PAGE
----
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(ابو الزلف) (Abu El Zelof) (English translation)

Arabic
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(ابو الزلف)

تقول صباح:
 
هيهات يا بو الزلف عيني يا موليا
يشرب حصانك ضفر على أوكار مايا
 
يرد الرجل:
أوف.. أوف..
حصاني ما ينضفي جرتك اكسرها
ورجعك لي هلك فاضيه بلا مايا
 
ترد صباح:
أوف.. أوف..
جرتي ما تنكسر لا قبلك احصانك
و خليك طول العمر بلا خيوليا
 
يرد الرجل:
أوف.. أوف..
حصاني ما ينقبل لا قبلك جوزه
وخليكي طول العمر تبقي ارمله
 
ترد صباح:
أوف.. أوف..
جوزي ما ينقبل لا قبلك مراتك
وخليك طول العمر تبرم حالك
 
يحصل حوار بين الرجل وصباح تبتسم وتضحك:
خليني، شكلنا راح نبرم على طول،
بس انا بدي شي بيت عطاير
 
ثم يقول الرجل:
امم .. امم..
على هل حال ماعد معي شاة
بعلمك عقل راجح معي شاة
 
بعد ما كان محبوبي معي شاة
هجرني ونئلب مات لي الدياب
 
ثم ترد صباح وتقول:
حبي علينا بس حب متلنا
حبي علينا بس حب متلنا
 
اه.. اه.. اه.. ياباي..
غدار الأنس سلم وعلي
حبن علي ضيوف وعلي اه..اه..
 
غدار الأنس سلم وعلي
حبن علي ضيوف وعلي اه..اه..
 
ياوردن لنا زهر وعلي
ضريف ويحرسك شوك حراب
يابا.. بابا.. بابا..
 
حبي علينا بس حب متلنا
حبي علينا بس حب متلنا
 
Submitted by MJ-Q8MJ-Q8 on Thu, 20/08/2020 - 10:36
Last edited by MJ-Q8MJ-Q8 on Sat, 29/08/2020 - 21:25
English translationEnglish
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Abu Ez-Zeluf

Versions: #1#2
Sabah says:
 
Over my dead body, Yaabu Z-zeluf, 3ayni ya Moulayya1
That your horse should drink so much as a fingernail's worth of water at this here well
 
The man replies:
[*non-lexical vocables*]
No horse of mine gets shoved! [Give me] that pitcher of yours, that I may break it
And send you back to your family, empty-handed—with no water
 
Sabah replies:
[*non-lexical vocables*]
No pitcher of mine gets broke! Just wait till I send that horse of yours to its grave2
And make you live the rest of your days with no mount
 
The man replies:
[*non-lexical vocables*]
No horse of mine gets sent to no grave! Just wait till I send your husband to his grave
And make you live the rest of your days a widow
 
Sabah replies:
[*non-lexical vocables*]
No husband of mine gets sent to no grave! Just wait till I send your wife to her grave
And make you live the rest of your days chasing your own tail
 
A repartee takes place between the man and Sabah as she smiles and laughs:
"If I may—it seems like we're going to be going back and forth for a while,
I'd just like to sneak in this verse real quick!"
 
Then the man says:
[*non-lexical vocables*]
If it keeps going on like this, then it looks like I'm not going to have any more sheep to my name
I shall teach you to think straight, then perhaps I'd have a sheep to my name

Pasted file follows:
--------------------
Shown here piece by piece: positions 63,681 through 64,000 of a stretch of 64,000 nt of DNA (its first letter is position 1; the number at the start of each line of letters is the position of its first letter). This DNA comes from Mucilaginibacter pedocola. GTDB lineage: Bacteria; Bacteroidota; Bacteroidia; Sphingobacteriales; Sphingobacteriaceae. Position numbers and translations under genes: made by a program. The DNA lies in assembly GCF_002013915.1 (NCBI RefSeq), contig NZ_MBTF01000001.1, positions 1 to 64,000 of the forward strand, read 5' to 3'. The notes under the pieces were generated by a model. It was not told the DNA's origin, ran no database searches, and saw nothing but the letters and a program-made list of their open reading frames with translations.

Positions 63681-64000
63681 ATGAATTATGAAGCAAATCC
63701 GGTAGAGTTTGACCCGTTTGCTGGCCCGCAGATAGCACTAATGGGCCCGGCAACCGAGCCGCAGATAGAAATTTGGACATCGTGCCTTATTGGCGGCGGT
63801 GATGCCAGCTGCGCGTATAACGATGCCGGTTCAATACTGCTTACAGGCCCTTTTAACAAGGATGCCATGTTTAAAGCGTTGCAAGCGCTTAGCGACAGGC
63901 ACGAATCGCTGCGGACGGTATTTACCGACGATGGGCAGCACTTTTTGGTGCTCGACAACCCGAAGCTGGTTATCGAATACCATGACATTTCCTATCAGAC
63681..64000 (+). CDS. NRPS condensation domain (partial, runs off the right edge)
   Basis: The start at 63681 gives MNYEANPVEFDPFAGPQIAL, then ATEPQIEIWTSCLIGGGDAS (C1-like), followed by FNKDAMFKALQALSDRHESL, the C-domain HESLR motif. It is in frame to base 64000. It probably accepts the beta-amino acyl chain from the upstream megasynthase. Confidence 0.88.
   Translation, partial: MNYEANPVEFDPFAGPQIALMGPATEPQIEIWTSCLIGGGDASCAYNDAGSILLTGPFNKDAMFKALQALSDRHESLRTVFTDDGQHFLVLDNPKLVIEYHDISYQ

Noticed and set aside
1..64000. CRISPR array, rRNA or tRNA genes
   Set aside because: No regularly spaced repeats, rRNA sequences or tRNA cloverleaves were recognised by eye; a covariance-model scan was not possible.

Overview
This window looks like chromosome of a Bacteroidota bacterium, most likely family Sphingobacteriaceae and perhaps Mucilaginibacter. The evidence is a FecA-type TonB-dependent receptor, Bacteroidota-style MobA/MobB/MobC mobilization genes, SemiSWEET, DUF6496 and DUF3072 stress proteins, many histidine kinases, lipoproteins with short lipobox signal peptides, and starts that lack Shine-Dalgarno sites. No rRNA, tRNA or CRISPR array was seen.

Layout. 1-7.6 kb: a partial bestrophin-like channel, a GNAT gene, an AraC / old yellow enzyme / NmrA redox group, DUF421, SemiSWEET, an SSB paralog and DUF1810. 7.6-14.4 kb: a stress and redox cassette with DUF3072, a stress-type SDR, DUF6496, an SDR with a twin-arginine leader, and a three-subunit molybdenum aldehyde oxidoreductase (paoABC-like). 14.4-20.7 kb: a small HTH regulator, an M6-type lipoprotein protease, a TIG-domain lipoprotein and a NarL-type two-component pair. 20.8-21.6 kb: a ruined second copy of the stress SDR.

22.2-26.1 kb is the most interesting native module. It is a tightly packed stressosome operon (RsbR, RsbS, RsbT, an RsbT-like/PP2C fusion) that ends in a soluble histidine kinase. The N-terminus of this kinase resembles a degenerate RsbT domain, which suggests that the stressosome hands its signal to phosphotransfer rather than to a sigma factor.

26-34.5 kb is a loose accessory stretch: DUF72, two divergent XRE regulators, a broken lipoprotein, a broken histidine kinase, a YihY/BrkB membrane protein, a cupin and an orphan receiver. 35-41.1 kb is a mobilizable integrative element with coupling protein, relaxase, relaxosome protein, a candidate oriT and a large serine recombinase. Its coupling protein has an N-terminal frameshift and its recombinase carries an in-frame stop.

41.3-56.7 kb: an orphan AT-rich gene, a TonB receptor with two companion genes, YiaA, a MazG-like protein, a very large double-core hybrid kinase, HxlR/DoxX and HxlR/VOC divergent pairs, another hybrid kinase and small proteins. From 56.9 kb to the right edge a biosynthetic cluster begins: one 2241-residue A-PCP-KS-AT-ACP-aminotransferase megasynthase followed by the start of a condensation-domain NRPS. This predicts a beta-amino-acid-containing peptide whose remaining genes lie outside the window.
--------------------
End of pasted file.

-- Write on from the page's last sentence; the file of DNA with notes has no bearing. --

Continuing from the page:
After my beloved used to be a sheep to my name
They deserted me, and now I count them amongst those killed by the wolves
 
Then Sabah replies, saying:
You can love others beside us if need be, so long as you love us the way we love you3
You can love others beside us if need be, so long as you love us the way we love you
 
[*non-lexical vocables*]
To the old homestead, tell them to deliver my greetings, and to all
The ones I love, those who stay true! "And to all!"
 
To the old homestead, tell them to deliver my greetings, and to all
The ones I love, those who stay true! "And to all!"
 
You flowers, that are all we have to our name, bloom and flourish,
Ya Zareef4, may you emerge amongst the watchful eyes of the thorns of thistles
[*non-lexical vocables*]
 
You can love others beside us if need be, so long as you love us the way we love you
You can love others beside us if need be, so long as you love us the way we love you
 
  • 1. See the comment under the song.
  • 2. I'm distinctly hearing لاقبرلك rather than لا قبلك, in this and all subsequent verses.
  • 3. In Arab culture, where polygamy is permissible, there are expressions that exist for the sole purpose of talking about polygamy. One is 'to love "on" Person A' or 'to marry "on" Person A,' which means to fall in love with or marry Person B even though you're already married to Person A. So this verse says 'you don't have to be monogamous with me, just as long as you're passionate about your love for me, the same way that I am with you.' The word 'us' means 'me' here, and has similar connotations to 'waa7id,' which we've previously discussed going over Nancy Ajram's 'W Ma3ak.'
  • 4. See Kitkat1 and YasserKatib's comments below.
Thanks!
thanked 6 times
Submitted by GuestGuest on Thu, 19/11/2020 - 18:01
Author's comments: